18. A wheeled luggage apparatus, comprising: a. a wheeled luggage case; b. a telescoping handle arm assembly attached to the wheeled luggage case; c. a hinge assembly which rotably attaches a cantilevered handle grip to a top end of the telescoping handle arm assembly such that the plane of rotation of the grip is approximately parallel to the rolling direction of the wheeled luggage case, and such that the cantilevered handle grip extends from the handle arm assembly in a substantially opposite direction from the rolling direction when in a deployed position, d. a resilient element disposed within the hinge assembly which supplies a force to the cantilevered handle grip and to the telescoping handle arm assembly, urging the grip to rotate downwardly around the hinge; e. an upward stop flange which is disposed on an outside portion of the hinge such that the flange abuts against the top end of the telescoping handle arm assembly and limits the upward rotation of the cantilevered handle grip around the hinge to a position in which the grip is oriented approximately perpendicular to the handle arm assembly ; and f. a downward stop flange which is disposed on an inside portion of the hinge such that the flange abuts against the top end of the telescoping handle arm assembly and limits the downward rotation of the cantilevered handle grip to a position which is approximately 30° below the grip's perpendicular orientation to the handle arm assembly.
19. The resilient element of claim 18 in which the element is a spring.
20. The cantilevered handle grip of claim 18 in which a top surface of the grip is flush with an upright end of the wheeled luggage case, when the telescoping handle arm assembly is in a fully retracted position.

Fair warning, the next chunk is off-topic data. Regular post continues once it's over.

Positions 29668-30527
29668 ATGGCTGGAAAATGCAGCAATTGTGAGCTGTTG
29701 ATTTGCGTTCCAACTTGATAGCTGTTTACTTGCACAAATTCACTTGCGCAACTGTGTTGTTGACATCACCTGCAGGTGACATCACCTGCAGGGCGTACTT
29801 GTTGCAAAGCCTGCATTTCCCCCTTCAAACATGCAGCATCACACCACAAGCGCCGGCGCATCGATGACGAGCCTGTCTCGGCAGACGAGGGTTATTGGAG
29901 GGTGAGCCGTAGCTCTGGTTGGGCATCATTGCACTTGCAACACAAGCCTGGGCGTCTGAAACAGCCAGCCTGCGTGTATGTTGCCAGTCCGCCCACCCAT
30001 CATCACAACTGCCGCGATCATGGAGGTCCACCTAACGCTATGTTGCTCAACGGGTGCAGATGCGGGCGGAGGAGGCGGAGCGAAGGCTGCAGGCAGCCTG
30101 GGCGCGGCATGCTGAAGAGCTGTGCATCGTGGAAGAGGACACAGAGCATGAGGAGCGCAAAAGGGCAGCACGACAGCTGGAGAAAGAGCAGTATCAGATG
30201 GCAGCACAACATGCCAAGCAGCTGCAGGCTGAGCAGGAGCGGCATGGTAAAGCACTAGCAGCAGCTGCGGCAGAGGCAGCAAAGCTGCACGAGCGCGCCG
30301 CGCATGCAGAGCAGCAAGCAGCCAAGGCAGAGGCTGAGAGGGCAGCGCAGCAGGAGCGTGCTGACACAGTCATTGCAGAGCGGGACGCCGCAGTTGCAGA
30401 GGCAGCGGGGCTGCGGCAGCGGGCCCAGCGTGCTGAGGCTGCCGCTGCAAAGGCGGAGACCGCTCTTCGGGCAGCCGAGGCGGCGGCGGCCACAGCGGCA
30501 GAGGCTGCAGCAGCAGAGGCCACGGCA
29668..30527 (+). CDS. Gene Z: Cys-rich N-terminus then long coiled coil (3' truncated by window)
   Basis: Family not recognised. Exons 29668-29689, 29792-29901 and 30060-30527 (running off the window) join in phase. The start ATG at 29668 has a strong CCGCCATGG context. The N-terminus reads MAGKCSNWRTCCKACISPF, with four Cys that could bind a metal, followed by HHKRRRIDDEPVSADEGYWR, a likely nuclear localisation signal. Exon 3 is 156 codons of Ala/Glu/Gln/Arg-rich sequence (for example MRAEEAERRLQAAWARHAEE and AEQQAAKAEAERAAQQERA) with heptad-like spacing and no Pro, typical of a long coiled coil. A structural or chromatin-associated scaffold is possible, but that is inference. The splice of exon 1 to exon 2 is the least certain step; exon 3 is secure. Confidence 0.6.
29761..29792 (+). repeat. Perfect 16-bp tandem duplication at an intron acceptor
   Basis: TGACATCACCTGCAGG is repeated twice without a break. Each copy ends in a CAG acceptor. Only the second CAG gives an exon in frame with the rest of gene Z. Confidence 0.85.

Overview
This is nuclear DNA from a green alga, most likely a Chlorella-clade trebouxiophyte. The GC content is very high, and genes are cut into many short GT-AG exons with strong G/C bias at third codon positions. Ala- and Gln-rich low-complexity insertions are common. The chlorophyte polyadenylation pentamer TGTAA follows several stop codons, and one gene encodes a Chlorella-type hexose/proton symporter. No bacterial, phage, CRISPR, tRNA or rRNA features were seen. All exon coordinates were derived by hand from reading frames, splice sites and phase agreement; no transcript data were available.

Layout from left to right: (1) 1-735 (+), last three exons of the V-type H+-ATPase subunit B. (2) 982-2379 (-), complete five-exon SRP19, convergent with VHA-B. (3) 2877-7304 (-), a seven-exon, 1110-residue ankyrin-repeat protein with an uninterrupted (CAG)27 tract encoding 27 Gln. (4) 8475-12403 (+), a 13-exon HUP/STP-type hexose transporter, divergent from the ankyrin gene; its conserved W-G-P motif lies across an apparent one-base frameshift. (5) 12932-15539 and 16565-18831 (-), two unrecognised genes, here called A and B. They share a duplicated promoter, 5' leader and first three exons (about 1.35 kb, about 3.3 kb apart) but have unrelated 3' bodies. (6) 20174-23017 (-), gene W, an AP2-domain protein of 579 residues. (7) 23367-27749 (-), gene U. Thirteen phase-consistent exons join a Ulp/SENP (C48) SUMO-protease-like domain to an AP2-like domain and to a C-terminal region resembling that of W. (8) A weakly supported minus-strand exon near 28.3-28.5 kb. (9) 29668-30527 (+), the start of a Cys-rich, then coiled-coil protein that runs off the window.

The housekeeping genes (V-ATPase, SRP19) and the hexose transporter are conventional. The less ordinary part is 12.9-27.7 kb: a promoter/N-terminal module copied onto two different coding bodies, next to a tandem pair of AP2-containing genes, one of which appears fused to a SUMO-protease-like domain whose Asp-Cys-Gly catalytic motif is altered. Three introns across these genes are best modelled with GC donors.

21. The wheeled luggage case of claim 18 further having a grip cradle disposed within an upright end of the case, the grip cradle having a grip locking assembly which secures the cantilevered handle grip within the cradle when the telescoping handle arm assembly is in a fully retracted position, allowing the grip to be used to carry the wheeled luggage apparatus.
22. The cantilevered handle grip of claim 18 further having a release button disposed within the grip, allowing a user to depress the button to unlock the grip from the grip locking assembly.
23. The release button of claim 22 in which the button is adjacent to a back end of the cantilevered handle grip.
24. The release button of claim 22 in which the button is flush with a top surface of the cantilevered handle grip.
Description:
HANDLE APPARATUS FOR LUGGAGE CASE FIELD OF INVENTION The present invention relates generally to the field of rollable luggage cases and to other types of cases.

BACKGROUND OF INVENTION Most current wheeled luggage systems use a similar design consisting of two telescoping tubes or arms attached to the back side of the luggage compartment and a handle grip connected across the top of the tubes to form an upside-down"U"shaped steering handle.